Pyongyang Tram
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Travel Guide

Pyongyang Tram

Pyongyang Tram

Where does the Pyongyang Tram run?
History of the Pyongyang Tram
Kumsusan Palace of the Sun Tram

Pyongyang Tram: Introduction

The current Pyongyang tram network opened in 1991.

There are 3 tram lines in operation as well as a special line running up to the Kumsusan Palace of the Sun for individuals visiting the palace.

The Pyongyang Tram system has historically operated trams from the former Czechoslovakia. North Korea purchased various models of the Tatra tram from ČKD (Českomoravská Kolben-Daněk) one of the largest engineering companies in the former Czechoslovakia. If you observe carefully, the sign ČKD is embossed on the front white part of the tram.

In 2018, the first domestically produced tramcars were seen in operation. There is also a metre gauge line from Samhung metro station to Kumsusan Memorial Palace in Pyongyang (all other lines are standard gauge) which were purchased in 1995 from stock retired the year before from the for the Zürich tram system (Maschinenfabrik Oerlikon and SWS, matching trailers by SIG). This is not for use by foreigners but by locals for visiting the Memorial Palace.

The Pyongyang Tram makes up an important part of Pyongyang’s public transport infrastructure along with the metro and trolley-bus network.

Pyongyang Tram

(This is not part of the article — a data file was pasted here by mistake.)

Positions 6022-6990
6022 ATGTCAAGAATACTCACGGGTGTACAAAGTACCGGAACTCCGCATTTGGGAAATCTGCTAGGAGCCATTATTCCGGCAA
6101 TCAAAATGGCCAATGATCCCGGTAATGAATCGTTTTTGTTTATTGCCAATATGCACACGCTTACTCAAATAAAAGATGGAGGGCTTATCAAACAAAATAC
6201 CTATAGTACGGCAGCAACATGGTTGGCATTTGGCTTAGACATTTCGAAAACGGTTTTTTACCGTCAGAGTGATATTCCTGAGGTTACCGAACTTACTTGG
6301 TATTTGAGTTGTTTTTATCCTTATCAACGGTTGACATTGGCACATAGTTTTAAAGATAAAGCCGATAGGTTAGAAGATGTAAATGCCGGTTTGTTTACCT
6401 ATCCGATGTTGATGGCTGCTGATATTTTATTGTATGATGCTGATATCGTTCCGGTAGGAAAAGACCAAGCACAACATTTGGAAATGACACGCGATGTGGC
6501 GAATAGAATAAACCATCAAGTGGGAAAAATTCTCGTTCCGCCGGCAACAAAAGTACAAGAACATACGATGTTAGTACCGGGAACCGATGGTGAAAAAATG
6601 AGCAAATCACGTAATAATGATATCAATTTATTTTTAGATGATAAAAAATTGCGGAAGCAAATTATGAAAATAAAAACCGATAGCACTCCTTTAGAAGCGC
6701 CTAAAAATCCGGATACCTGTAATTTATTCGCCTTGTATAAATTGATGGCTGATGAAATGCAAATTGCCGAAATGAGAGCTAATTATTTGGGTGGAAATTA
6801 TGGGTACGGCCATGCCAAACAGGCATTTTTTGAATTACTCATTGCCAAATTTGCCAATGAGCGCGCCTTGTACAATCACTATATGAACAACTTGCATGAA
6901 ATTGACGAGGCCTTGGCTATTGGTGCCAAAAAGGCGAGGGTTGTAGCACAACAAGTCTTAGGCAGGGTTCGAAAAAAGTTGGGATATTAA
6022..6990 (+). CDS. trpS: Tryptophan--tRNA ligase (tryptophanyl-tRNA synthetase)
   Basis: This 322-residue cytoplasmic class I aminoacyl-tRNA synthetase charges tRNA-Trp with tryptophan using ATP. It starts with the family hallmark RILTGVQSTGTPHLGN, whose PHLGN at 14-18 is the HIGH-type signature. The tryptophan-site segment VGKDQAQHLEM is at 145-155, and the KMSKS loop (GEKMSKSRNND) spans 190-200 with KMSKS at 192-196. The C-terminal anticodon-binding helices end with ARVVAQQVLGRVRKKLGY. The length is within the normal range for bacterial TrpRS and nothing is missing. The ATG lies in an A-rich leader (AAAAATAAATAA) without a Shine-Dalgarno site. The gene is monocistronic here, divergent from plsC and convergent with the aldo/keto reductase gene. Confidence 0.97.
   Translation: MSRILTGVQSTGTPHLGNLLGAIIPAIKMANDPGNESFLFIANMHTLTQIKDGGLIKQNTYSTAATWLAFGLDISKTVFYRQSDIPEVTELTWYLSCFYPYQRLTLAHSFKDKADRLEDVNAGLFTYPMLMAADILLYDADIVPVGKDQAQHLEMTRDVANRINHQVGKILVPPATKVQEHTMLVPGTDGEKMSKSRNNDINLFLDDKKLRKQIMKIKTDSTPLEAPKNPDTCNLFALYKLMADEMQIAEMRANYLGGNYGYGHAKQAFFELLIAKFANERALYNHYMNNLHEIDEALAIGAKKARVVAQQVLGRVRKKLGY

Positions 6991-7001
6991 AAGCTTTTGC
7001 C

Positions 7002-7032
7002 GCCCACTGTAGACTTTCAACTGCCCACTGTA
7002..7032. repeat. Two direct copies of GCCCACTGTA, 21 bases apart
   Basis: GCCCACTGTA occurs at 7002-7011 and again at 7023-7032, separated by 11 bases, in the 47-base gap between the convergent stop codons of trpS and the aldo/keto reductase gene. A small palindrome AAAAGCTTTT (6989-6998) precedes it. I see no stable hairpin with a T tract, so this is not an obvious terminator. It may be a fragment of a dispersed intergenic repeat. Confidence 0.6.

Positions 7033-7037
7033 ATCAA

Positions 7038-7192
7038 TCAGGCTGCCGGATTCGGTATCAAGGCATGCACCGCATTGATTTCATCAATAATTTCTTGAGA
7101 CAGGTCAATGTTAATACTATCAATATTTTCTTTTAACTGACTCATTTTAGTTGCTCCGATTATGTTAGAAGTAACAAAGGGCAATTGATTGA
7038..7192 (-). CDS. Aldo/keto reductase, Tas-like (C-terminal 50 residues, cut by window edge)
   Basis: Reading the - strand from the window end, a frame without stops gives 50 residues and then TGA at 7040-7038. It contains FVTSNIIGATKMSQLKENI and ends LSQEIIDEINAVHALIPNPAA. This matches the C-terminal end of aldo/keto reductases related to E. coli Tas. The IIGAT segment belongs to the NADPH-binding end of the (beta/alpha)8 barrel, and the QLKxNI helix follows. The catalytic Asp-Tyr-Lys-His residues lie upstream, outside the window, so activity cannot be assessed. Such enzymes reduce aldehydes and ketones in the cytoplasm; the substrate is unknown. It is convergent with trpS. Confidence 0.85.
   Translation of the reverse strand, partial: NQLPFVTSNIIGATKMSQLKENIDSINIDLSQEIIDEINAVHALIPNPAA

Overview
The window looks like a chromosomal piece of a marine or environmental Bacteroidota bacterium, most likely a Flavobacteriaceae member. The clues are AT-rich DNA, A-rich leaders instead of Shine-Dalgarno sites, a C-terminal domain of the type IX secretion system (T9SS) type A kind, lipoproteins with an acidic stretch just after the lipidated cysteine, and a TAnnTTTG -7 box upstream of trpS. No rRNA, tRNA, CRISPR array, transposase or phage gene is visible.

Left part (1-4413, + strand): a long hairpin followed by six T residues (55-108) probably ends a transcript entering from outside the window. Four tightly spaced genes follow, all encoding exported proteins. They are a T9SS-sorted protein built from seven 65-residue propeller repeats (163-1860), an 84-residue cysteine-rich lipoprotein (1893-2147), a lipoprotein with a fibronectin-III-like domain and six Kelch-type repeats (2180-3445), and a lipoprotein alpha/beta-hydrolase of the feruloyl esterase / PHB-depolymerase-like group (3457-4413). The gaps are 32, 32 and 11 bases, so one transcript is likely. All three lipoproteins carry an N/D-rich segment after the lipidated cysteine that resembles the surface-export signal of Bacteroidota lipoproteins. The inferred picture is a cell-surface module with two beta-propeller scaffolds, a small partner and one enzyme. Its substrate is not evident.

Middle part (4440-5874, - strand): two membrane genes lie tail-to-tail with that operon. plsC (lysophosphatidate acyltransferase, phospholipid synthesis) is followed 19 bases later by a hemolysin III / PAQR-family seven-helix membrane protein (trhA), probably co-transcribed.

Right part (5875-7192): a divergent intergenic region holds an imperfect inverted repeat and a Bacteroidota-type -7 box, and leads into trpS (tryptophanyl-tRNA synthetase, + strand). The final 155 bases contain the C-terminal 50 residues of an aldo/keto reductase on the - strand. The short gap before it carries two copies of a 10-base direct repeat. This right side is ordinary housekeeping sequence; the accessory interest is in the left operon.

Pyongyang Tram: Where does the Pyongyang tram run?

The Pyongyang Tram, unlike the Pyongyang Metro, spans both sides of the Taedong river.

Line 1: Tongdaewon - Pyongyang Railway Station – Mangyongdae

Line 1 runs between the east of the city through the centre of Pyongyang and ends in the Mangyongdae district where the native house of President Kim Il Sung is located.

Line 2: Munsu – Rakrang

Line 2 runs between Munsu in north-east Pyongyang and Tongil street. A tram depot is located one block away from Munsu Water Park.

Line 3: West Pyongyang Railway Station – Rakrang

Line 3 runs from the north-west Pyongyang railway station “West Pyongyang” to Rakrang, the same terminus as Line 2, on Tongil street.

Pyongyang Tram

Pyongyang Tram: History of the Pyongyang Tram

Historically, Pyongyang was one of 3 cities in Korea to operate a tram system with Seoul and Busan.

Much of the network was destroyed during the Korean War.

Due to overcrowding on the trolley-bus network, the Pyongyang Tram network was rebuilt.

Line 1 officially opened in 1991.

Foreign tourists are not permitted to travel on the trams with locals, although some visitors can charter tram rides as part of a tour.

Pyongyang Kumsusan Tram

Pyongyang Tram: Kumsusan Palace of the Sun Tram

The Kumsusan Palace of the Sun in north-east Pyongyang has its own short tram line.

The line runs between the Kumsusan Palace Tram Stop and Samhung on Ryomyong street.

The tram does not connect to other lines and operates only for local visitors to Kumsusan.

Unlike the main trams, the Kumsusan tramcars are painted green and can often be seen arriving at the Kumsusan tram station (located in the palace waiting area).

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